What is Product Innovation?
Introducing something new is one of the more commonly used definitions of innovation. A new service, product, technique, or even a slight upgrade to something already in existence could be that item. In reality, though, when people discuss innovation, they typically mean brand-new or better products.
But what does "product innovation" actually mean? The most well-known innovation kind is arguably product innovation, which has several diverse definitions. Without going into every description conceivable, let's keep it short and simple: product innovation is the process of developing or improving products in an effort to address issues that affect customers, businesses, or society as a whole.
Many of these breakthroughs may be physically felt and either use completely new technologies or simply slight advancements in already existing ones.
Is Innovation a Must-Do in This Era?
Innovation is the primary economic driver for both enterprises and society as a whole, as we have repeatedly observed. According to a McKinsey survey, the introduction of new products accounts for 25% of a company's overall sales profits.
In contrast to services, which can boost revenue but have a lower margin, a range of high-quality products fosters growth and generates more profit. This is due to several factors. For instance, scaling products is frequently easier than scaling services. They require less attention and are simpler to maintain. This explains why the “Service as a Product” business model has been so successful.
Scalability and substantial profitability were achieved by Airbnb, Uber, and Fivers. They don’t require as much tight supervision and engagement as other services do.
Contrarily, since more than half of all new goods fail to meet their objectives, extremely competitive marketplaces have made product creation more challenging. Nevertheless, there are still many strong justifications for product innovation. Whenever a product ideation comes in the mind of the developer, the first thing he or she must keep in mind is that the product should cater to the most common problems those have remained unresolved.
Successful businesses have always found a way to take advantage of innovation and acquire a competitive edge, whether we’re talking about brand-new items or better ones.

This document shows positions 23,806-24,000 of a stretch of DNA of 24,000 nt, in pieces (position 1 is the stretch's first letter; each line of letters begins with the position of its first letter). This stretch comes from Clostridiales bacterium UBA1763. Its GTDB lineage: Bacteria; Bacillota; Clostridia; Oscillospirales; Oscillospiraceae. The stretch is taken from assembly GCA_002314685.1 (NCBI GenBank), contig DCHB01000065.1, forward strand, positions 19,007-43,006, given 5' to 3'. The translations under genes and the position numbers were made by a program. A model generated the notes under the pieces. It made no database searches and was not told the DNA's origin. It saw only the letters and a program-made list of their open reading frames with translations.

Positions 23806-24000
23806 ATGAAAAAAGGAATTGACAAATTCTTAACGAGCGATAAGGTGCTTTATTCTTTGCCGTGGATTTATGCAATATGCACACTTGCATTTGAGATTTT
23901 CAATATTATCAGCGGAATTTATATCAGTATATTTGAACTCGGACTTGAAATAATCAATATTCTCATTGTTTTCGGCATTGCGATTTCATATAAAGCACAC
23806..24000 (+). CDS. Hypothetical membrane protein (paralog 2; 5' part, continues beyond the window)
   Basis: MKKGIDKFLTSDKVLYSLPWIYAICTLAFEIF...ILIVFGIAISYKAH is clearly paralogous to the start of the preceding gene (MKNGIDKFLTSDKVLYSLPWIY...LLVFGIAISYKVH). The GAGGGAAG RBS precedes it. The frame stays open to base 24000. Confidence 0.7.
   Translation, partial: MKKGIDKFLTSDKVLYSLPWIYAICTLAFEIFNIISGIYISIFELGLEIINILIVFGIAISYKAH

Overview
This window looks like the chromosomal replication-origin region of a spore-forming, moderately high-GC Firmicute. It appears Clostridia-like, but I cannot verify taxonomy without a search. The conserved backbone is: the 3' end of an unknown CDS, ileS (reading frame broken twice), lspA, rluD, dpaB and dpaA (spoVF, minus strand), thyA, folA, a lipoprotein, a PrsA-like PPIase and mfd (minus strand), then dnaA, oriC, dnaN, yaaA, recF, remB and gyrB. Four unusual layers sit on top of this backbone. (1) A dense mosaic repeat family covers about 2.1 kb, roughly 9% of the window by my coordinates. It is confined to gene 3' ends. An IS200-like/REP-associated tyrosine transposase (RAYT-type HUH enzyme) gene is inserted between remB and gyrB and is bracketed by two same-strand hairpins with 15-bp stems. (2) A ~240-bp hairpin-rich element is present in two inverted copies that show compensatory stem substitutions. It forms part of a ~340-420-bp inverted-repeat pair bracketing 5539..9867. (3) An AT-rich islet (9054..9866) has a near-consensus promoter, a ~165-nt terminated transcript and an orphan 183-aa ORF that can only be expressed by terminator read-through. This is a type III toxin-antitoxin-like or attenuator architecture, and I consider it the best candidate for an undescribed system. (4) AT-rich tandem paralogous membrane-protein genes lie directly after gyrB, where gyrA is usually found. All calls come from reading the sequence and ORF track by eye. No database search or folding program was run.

Three strategies are used by innovative organizations to outperform their competitors:
- Create brand-new items that meet consumer demand or address market needs.
- Incrementally innovate while continually improving their main offerings.
- By bringing old products to new markets or channels, one can redefine the competition.
Redefining the marketplace also entails redefining the worth of a given good. For instance, Japanese innovation nearly drove Switzerland's traditional watchmakers out of business in the 1970s. Swiss businesses had to reevaluate the worth of their products due to their low-cost manufacture and highly accurate means of telling time.
Swatch thus took over a market that was previously dominated by Japanese firms like Seiko or Casio. They switched positions and developed a chic line of swatches. As demand for luxury timepieces increased and became an asset class for collectors and long-term investments, traditional watches also found a new market.
The Sweet Spot
Combining the three strategies—launching new goods, making improvements, and searching for new markets—is where success lies. Even with large corporations, it’s common practice to concentrate solely on one of them.
For instance, Lego forayed into new markets in 2003. Sadly, they lost their way and started selling clothing, accessories, and lifestyle goods. Following these unsuccessful endeavors, they returned to their core business and established themselves as the industry’s top provider of toy construction kits. They were able to increase their revenue thanks to this approach from €0.9 billion in 2004 to €4.8 billion in 2015.
The Growth Booster
Product innovation enables businesses to expand, generate greater revenues, and take over new markets. Growth is enabled by several variables, and companies who innovate their products successfully gain long-term advantages.
Companies may turn to product innovation if the market is saturated, and they are unable to find a route out. It all comes down to creating fresh demand, and we’ll go into more detail about how this works once we discuss the frameworks and processes.
Product Innovation Frameworks (Need Infographics)
There are three frameworks for product innovations
- NPD (New Product Development)
- CIP (Continuous Improvement Process).
- BOC (Blue Ocean Strategy)
- JBD (Jobs to Be Done)
Challenges of Product Innovation (Need Infographics)
- Validating Product Viability
- High Cost
- Apt Pricing of the Product
- Innovation for the Sake of Innovation
The Last Words
We’d like to end by reminding you that large firms can greatly profit from investing in all kinds of product innovation. It enables your growth and long-term success by letting you continue doing business, giving you an advantage in a fiercely competitive industry.
A high pace of innovation is also necessary to keep up with markets that have become oversaturated with goods, services, and new technology once your goals and strategy have been aligned.